By : Robyn Chuter
As the experimental COVID-19 injection body count piles up, the need to develop effective therapies for the ever-growing laundry list of injuries is becoming increasingly urgent.
Yet people who have suffered such injuries face almost insurmountable barriers to receiving treatment within our existing “sick care” system:
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That’s the bad news. The good news is that outside the noxious echo chamber of the pharmaceutical-medical-industrial complex, the old-fashioned practice of patient-centred health care has been revived by the manufactured COVID crisis.
Independently-minded practitioners of both orthodox medicine and ‘alternative’ health care have realised that since they can no longer believe a word that comes out of the mouths of bought-and-paid-for public health officials and heads of regulatory and licensing bodies, nor a word printed in medical journals, they are going to have to revert to time-tested practices of caring for sick people:
N.B. None of the following constitutes medical advice, and you should always consult a knowledgeable practitioner to develop a treatment plan tailored to your personal situation.
How do COVID-19 injections cause harm?1. Microvascular thrombosesThe fact that, in a substantial proportion of people who receive them, COVID-19 injections cause microscopic blood clots in the tiny blood vessels that supply the brain, lungs, heart, kidneys, liver and other vital organs with blood, was first publicly discussed by Canadian doctor Charles Hoffe in July 2021.
Dr Hoffe used the d-dimer blood test to identify recently-formed blood clots in 62% of patients whom he tested within 4-7 days after they’d taken a COVID-19 injection.
Depending on the location/s where these microscopic clots form, individuals might experience persistent headache, confusion, stroke, personality changes and cognitive decline; pain, numbness or tingling in the extremities, progressing in more severe cases to the need for amputation; liver, kidney or heart failure; fatigue and reduced exercise tolerance; pulmonary arterial hypertension; miscarriage or stillbirth; or blurred vision or hearing loss.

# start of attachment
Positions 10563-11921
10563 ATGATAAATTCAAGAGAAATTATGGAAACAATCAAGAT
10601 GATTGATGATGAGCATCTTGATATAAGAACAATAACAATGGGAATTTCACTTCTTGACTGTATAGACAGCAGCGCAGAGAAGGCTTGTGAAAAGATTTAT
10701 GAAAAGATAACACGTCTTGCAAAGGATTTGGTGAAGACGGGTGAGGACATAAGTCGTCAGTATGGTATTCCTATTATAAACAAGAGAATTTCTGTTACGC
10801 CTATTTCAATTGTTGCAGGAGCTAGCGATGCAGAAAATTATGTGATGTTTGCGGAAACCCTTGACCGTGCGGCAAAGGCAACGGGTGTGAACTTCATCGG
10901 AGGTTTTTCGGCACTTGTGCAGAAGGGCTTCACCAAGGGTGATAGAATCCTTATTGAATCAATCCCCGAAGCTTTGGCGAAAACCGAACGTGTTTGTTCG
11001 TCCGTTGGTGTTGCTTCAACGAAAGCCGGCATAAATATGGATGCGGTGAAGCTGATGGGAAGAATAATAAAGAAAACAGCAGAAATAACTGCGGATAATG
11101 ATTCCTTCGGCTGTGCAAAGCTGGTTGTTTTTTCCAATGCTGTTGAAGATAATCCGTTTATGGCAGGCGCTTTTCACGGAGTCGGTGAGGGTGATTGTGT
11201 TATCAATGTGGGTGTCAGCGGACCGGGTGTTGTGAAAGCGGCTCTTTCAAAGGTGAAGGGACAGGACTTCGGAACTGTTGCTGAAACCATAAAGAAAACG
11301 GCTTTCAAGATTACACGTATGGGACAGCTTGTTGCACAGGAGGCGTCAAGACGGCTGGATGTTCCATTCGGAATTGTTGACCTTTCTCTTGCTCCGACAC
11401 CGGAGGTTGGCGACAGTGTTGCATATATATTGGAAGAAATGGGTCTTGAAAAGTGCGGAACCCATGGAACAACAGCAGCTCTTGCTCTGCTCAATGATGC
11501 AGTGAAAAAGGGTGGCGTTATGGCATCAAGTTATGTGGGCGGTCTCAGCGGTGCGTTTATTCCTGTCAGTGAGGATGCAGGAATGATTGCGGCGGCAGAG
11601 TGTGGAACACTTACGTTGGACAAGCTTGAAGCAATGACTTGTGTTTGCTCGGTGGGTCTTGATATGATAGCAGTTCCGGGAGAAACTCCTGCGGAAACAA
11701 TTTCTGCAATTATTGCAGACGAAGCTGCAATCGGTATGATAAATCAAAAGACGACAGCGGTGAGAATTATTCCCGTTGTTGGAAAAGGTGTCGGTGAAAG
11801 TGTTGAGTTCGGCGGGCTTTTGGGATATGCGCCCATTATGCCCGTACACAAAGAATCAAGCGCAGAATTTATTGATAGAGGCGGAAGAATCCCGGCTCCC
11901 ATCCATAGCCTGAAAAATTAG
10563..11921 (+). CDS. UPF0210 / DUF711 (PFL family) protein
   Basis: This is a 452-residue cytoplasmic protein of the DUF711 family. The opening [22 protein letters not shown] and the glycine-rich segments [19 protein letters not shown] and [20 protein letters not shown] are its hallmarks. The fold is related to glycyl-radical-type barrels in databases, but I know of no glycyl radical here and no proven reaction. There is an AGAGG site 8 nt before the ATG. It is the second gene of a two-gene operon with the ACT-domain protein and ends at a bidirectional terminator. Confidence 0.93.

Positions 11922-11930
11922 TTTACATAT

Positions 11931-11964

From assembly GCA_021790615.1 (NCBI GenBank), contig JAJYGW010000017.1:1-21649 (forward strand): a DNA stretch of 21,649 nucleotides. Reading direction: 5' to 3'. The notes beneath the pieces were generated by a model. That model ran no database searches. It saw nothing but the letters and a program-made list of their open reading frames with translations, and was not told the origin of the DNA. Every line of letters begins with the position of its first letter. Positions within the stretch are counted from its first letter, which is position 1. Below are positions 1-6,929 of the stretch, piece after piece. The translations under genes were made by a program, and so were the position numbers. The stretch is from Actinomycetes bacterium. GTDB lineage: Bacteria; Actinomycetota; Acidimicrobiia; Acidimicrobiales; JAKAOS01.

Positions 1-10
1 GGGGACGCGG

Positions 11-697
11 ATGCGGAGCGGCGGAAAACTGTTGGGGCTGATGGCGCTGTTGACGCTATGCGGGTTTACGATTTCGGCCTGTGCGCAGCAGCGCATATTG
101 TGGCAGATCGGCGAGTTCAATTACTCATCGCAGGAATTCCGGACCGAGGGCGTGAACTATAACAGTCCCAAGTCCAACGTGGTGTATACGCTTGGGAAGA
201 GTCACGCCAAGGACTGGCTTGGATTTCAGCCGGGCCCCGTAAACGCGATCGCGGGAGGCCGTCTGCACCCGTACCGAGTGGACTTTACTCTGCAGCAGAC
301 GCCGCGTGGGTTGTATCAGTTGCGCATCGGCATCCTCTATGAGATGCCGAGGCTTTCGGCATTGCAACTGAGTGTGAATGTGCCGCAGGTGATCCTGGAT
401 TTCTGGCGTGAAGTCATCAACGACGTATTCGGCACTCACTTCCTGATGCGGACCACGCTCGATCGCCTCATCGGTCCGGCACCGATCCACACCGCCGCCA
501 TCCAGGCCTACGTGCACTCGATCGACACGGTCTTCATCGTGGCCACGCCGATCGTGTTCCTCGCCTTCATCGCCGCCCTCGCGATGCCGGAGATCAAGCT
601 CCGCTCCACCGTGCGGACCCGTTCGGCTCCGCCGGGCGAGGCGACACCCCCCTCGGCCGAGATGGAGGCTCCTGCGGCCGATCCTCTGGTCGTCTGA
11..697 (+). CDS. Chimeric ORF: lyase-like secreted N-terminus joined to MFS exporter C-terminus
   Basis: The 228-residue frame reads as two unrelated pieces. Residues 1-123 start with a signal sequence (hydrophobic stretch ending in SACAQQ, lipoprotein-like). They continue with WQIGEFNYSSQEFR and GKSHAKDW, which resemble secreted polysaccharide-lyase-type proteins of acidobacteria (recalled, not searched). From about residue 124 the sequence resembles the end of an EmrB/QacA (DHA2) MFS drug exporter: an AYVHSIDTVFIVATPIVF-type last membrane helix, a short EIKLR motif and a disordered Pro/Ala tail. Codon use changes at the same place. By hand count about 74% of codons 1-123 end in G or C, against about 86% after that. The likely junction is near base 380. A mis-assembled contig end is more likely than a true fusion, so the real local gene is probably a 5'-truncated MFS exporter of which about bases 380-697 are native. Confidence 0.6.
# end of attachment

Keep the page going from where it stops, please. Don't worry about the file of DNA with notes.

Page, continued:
The fact that 38% of Dr Hoffe’s recently-jabbed patients did not have elevated d-dimer levels speaks to individual differences in propensity to form clots, and some of these differences are subject to influence through lifestyle choices and therapeutic interventions.
Reducing the risk of microvascular thromboses:
1.11. Aspirin and related compoundsThe traditional mainstay of antithrombotic therapy, aspirin, is recommended in some protocols intended to prevent or reduce jab side effects (e.g. see here and here).
However, aspirin carries its own risks, and may not be suitable for everyone. Fortunately, there are many plant foods that are rich in salicylic acid – the principal metabolite of aspirin – and research has demonstrated that the range of blood levels of salicylic acid found in people taking low-dose aspirin overlaps with the range found in people on vegetarian diets.
Spices (especially cardamom, cumin, paprika and black cumin), herbs (especially rosemary, oregano and thyme), fruits (especially nectarines and berries) and tea all contain substantial amounts of salicylic acid and when consumed as part of daily meals, can help to maintain blood levels of this metabolite that may reduce clotting risk.
1.2. NattokinaseA potent blood-clot dissolving enzyme which has been used for the treatment of cardiovascular diseases, nattokinase is produced by the bacterium Bacillus subtilis during the fermentation of soybeans to produce the traditional Japanese food natto.